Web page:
Vocalizations of Unicolored Jays (Aphelocoma unicolor) at Montebello, Chiapas, Mexico


  • Tom Webber Florida Museum of Natural History
  • Nancy G. Stotz




Corvidae, Aphelocoma, jays, vocalizations, calls, social behavior, cooperative breeding, Mexico


Unicolored Jays (Aphelocoma unicolor) are little-known social corvids of Mexico and Middle America. Like other birds in the family Corvidae they possess a vocabulary composed of sounds usually referred to as calls rather than songs. Here we provide the first description of this species’ rich vocabulary. We studied vocalizations of color-banded Unicolored Jays in Chiapas, Mexico from January through May of 1987. There they live in cooperatively breeding groups of four to nine birds. We distinguish 697 long-range call variants from our recordings, which probably did not exhaustively sample the range of jay sounds on our study site. The sonograms of the sounds can divided into broad categories with finely graded spectrum-like variation within them, and generally no sharp boundaries between them. Nearly any sonogram in the vocabulary can be connected structurally to any other through a range of intermediates.

The jays tended to introduce many new related variations on a call theme in a single calling session, and many of these variants were not recorded again. There is some indication that the jays favored using a few call types in particular behavior contexts, but they used the great majority of them in a range of widely varying settings. The jay groups shared only a minority of their call collections with one another, but many of the unshared calls were rarely recorded and may not have represented typical vocal differences between them. A few commonly used calls did seem to be peculiar to one or a few jay groups.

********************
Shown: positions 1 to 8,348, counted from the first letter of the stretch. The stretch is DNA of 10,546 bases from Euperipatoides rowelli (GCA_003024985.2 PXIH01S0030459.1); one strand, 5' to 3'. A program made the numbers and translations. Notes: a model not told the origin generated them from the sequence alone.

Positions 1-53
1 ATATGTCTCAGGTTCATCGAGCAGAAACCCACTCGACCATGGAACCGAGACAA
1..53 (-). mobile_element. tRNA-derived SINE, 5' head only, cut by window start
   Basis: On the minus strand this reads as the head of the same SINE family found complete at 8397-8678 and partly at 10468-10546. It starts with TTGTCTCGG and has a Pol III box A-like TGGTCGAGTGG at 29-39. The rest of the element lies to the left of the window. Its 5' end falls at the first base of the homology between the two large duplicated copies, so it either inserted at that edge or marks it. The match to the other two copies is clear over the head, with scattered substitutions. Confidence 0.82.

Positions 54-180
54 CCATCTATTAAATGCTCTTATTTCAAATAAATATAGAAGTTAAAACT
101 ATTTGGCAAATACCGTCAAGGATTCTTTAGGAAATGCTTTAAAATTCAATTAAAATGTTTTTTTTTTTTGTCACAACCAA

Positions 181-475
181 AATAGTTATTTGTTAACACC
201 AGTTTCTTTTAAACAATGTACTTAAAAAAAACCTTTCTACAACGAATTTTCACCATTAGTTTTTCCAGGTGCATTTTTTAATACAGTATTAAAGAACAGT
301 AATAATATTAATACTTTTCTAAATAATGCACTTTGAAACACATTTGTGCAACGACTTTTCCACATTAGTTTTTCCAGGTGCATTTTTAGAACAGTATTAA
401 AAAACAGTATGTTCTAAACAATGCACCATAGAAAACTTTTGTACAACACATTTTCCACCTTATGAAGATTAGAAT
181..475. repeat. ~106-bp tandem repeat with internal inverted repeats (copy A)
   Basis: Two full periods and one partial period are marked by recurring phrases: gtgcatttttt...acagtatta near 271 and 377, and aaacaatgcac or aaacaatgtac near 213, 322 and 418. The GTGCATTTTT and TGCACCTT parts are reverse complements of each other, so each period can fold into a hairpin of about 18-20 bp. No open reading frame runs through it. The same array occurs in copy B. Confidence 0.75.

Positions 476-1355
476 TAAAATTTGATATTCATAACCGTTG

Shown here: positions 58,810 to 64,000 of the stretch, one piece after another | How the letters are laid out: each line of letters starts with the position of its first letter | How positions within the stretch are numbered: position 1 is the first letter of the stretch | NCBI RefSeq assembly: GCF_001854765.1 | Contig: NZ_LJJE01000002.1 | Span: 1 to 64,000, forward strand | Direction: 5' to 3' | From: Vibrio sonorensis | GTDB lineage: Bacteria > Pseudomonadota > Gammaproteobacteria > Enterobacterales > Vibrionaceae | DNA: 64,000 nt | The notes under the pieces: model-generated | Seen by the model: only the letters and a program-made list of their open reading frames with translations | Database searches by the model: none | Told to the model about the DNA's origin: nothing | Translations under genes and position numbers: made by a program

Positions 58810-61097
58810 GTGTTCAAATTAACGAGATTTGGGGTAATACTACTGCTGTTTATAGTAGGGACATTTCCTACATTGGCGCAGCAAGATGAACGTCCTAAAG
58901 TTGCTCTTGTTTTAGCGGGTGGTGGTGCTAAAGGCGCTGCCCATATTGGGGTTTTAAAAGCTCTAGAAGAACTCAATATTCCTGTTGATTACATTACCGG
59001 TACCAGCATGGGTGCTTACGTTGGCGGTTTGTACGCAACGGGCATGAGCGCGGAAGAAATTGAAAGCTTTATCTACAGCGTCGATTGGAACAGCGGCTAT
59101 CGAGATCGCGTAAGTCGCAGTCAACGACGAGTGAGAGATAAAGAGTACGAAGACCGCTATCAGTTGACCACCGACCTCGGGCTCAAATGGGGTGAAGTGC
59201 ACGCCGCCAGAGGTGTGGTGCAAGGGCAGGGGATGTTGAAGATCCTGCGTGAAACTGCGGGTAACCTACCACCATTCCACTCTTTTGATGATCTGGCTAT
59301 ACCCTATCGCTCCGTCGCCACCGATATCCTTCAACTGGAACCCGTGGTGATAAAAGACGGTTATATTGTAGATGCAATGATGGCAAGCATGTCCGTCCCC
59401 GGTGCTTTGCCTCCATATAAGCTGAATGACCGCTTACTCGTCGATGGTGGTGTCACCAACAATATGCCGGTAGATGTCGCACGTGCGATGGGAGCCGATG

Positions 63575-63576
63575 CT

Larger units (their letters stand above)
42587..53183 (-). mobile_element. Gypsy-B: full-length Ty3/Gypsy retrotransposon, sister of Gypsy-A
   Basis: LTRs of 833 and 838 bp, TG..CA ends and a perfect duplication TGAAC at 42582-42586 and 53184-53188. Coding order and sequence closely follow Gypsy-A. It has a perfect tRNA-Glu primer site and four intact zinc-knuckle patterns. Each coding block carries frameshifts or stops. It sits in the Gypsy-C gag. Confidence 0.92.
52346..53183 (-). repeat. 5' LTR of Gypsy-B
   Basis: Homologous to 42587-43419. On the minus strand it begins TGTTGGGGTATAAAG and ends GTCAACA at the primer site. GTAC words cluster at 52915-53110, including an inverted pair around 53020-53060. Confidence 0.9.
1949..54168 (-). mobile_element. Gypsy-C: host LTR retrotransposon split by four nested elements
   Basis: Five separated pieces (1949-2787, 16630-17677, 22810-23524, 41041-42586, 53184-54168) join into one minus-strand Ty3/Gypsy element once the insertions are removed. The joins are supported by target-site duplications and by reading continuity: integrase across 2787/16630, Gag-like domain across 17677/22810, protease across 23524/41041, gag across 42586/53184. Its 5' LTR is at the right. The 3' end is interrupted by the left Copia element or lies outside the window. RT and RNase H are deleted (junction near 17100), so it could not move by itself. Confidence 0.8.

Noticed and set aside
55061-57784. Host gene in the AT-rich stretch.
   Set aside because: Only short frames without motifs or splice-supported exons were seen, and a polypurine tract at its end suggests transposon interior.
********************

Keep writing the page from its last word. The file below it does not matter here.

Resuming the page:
Vocalizations recorded on our study site in 1987 differ notably from those recorded there in 2006, strongly suggesting cultural turnover in the local assortment of calls. Recordings from other A. unicolor populations in southern Mexico show marked geographic variation on a regional scale. We suggest that the tendency of Unicolored Jays to produce series of similar and apparently new calls in spates, geographical variation in calls on scales small and large, and turnover in calls at a single locality may all reflect call learning, call improvisation, and the process of random vocal change known as culture drift. We also describe a variety of the jays’ soft short-range calls, some of them strikingly similar to those in other species of Aphelocoma, and others, including some common ones, not previously known in this genus. Like other Aphelocoma, A. unicolor on our study site had rattle calls (one fast and one slow), and whisper song. The precise similarities between certain calls of A. unicolor and those of its relatives show either a startling degree of fidelity in vocal copying over thousands of generations, or a strong innate tendency to reproduce certain details of their vocabularies.

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How to Cite

Webber, T., & Stotz, N. (2019). Vocalizations of Unicolored Jays (Aphelocoma unicolor) at Montebello, Chiapas, Mexico. Bulletin of the Florida Museum of Natural History, 57(1), 1–75. https://doi.org/10.58782/flmnh.ahmp7348